“We cannot afford to let the ‘securitization’ of the Internet, and our digital lives, run rampant: there is a very real threat that online freedoms and global connectivity will take a back seat to national security,” ISOC said in the report. “Given the growing pressure from cyber-threats and security challenges such as terrorism, the ease with which our open societies and our freedoms and rights could become subordinate to pervasive surveillance regimes facilitated by AI and IoT should not be underestimated.”

There is also the view that the media landscape will become more difficult to navigate and that separating fact from fiction will become ever harder.

Yet, for all of the potential dangers, younger users and those in developing countries are particularly optimistic about the future of the internet and the ability to use the technology to better their lives and create their futures.

“We found that people share a sense of both optimism and disillusionment for the internet’s future in equal measure,” said Sally Wentworth, vice president of global policy for the ISOC. “While there are no guarantees of what lies ahead, we know that humanity must be at the center of tomorrow’s internet. The internet must continue to benefit people and create new social and economic possibilities to fulfill the premise on which it was built. We should heed the warnings in this report and begin to take the actions today that will help to keep the internet working for everyone, everywhere far into the future.”

To arrive at the findings, ISOC conducted three global surveys and two regional surveys that generated more than 3,000,000 responses from 160 countries. It also interviewed more than 130 Internet experts and users, and hosted more than 10 roundtables. While many in the ISOC’s global community shared the view that the internet is facing a period of unprecedented change, they also reaffirmed their belief in the core ideas that have shaped the internet to date.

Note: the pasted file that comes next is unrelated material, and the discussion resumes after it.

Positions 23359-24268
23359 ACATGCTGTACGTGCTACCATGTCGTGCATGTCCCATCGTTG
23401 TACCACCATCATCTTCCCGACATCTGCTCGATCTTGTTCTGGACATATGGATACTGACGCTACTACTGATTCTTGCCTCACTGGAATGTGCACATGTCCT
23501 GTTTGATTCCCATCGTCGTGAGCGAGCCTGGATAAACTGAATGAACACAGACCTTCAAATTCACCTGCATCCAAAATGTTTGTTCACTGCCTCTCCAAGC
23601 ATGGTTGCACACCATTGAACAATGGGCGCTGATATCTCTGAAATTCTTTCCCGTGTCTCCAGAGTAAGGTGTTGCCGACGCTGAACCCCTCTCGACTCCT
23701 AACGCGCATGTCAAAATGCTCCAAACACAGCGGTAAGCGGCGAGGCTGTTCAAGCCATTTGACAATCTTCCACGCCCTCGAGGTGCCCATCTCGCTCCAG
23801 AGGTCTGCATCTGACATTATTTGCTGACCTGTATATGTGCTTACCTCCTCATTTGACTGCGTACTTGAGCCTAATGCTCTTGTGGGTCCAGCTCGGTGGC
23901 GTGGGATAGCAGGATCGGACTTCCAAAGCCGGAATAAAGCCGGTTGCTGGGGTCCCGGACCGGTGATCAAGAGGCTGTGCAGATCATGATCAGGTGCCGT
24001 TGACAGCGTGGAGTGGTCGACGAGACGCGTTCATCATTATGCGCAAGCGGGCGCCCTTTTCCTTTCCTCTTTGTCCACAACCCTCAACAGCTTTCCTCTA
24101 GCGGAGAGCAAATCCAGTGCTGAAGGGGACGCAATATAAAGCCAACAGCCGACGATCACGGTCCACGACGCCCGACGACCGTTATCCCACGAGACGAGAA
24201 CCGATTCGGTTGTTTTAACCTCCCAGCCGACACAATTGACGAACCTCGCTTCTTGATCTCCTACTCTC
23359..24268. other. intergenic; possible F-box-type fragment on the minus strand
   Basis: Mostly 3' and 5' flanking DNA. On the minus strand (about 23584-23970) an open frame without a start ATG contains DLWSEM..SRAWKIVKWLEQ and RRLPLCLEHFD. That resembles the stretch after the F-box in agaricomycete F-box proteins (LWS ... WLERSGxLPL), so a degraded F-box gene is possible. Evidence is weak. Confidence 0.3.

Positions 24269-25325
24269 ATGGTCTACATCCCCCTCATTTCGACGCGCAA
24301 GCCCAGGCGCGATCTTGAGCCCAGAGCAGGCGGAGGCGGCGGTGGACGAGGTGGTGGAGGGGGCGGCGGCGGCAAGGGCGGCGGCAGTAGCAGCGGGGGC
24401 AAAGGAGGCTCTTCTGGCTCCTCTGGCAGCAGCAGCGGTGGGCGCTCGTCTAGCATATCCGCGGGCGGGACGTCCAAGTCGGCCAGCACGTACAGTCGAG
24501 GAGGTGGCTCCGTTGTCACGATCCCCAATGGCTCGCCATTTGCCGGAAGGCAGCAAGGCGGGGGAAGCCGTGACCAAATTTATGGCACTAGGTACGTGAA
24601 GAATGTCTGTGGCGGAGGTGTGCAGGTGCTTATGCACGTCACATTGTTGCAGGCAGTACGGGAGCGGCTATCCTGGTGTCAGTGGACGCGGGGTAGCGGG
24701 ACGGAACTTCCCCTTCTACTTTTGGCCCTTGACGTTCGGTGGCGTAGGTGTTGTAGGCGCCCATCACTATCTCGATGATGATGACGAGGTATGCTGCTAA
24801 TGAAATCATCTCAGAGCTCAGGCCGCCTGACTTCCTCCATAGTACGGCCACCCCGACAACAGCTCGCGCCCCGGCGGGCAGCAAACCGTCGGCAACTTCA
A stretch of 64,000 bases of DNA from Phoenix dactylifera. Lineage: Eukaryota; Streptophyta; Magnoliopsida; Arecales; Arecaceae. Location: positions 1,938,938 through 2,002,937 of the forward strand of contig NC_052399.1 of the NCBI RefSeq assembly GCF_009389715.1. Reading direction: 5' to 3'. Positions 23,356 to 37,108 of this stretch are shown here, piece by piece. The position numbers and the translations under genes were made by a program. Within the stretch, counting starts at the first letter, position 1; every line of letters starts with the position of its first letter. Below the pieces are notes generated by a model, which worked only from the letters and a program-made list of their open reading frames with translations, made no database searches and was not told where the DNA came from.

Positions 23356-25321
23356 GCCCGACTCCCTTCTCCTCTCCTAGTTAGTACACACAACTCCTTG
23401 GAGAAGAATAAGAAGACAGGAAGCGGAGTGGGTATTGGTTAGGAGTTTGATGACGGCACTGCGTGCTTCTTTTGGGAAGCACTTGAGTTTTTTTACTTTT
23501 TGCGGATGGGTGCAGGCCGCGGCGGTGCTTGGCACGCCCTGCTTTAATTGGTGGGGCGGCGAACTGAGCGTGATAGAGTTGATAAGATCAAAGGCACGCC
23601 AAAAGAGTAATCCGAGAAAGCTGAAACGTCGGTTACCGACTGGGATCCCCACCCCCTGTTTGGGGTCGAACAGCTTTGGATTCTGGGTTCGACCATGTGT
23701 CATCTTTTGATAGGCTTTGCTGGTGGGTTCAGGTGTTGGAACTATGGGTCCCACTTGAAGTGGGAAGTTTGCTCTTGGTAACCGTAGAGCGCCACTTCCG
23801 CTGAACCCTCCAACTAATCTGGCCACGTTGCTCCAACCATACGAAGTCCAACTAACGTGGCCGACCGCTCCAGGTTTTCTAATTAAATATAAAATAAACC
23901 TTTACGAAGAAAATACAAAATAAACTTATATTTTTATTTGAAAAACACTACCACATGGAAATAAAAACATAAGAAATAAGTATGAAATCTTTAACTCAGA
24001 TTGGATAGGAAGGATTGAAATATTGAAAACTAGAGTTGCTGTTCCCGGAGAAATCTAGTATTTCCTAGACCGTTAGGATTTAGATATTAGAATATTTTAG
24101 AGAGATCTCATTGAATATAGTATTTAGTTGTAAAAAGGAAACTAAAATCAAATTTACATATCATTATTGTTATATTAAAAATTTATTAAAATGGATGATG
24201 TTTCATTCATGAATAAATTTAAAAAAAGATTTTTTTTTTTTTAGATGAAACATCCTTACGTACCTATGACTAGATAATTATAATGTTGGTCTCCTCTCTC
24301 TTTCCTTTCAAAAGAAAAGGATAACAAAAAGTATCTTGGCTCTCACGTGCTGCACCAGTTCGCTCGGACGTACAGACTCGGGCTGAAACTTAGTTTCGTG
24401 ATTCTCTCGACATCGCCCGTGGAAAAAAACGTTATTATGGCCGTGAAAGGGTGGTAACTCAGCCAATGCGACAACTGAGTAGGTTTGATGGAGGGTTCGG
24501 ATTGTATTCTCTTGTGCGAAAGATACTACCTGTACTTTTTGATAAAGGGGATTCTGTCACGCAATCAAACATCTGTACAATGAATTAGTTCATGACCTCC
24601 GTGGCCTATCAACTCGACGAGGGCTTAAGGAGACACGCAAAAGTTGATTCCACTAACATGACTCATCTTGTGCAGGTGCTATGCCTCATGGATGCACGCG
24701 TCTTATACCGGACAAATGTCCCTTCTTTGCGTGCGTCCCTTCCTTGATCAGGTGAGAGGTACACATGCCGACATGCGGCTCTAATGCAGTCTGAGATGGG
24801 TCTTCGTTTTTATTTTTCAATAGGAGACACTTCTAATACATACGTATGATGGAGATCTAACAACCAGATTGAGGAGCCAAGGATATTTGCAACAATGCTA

“Our extensive research clearly shows that just as when the internet Society was founded 25 years ago, people believe that the internet’s core values still remain valid—that it must be global, open, secure and used for the benefit of people everywhere in the world,” Wentworth added.

Have you registered for Infosecurity North America taking place in Boston, 04-05 October 2017? For the full agenda, speaker list and more information, please visit

Source: Information Security Magazine

Facial Recognition Rated Far More Ineffective Than Touch ID by Hackers

Facial Recognition Rated Far More Ineffective Than Touch ID by Hackers

Facial recognition was rated as the worst tool for authentication by a fifth of respondents in a recent survey of the hacking community—six times more often than fingerprint authentication.

It’s an interesting insight given the new iPhone’s shift to face-recognition security. In fact, facial recognition (19%) was ranked the second-worst tool overall, according to the Bitglass Data Games: Security Blind Spots report, which surveyed 129 white hat and black hat hackers that attended Black Hat 2017. Password-protected documents (33%) were ranked as the least effective security tool.

Other problematic approaches in the hackers’ view were access controls in general (15.5%); mobile device management and network firewalls (11.6% each). Fingerprint authentication was seen as an ineffective tool by only 3.1%.

Meanwhile, 59% of respondents identified phishing as the best data exfiltration strategy, as human error and ignorance will always be exploitable. Understandably, and in line with recent cyberattacks, malware and ransomware ranked second, at nearly 27%.

“Phishing and malware are threats made all the more potent by cloud adoption and the ease with which employees can share corporate data,” said Mike Schuricht, vice president of product management at Bitglass. “Many security technologies fail to address IT’s largest blind spots—unmanaged devices and anomalous access.”

In fact, the top five data security blind spots are unmanaged devices (61%), not-up-to-date systems, applications and programs (55%), mobile devices (36%), data at rest in the cloud (26%) and traditional on-premises security (20%).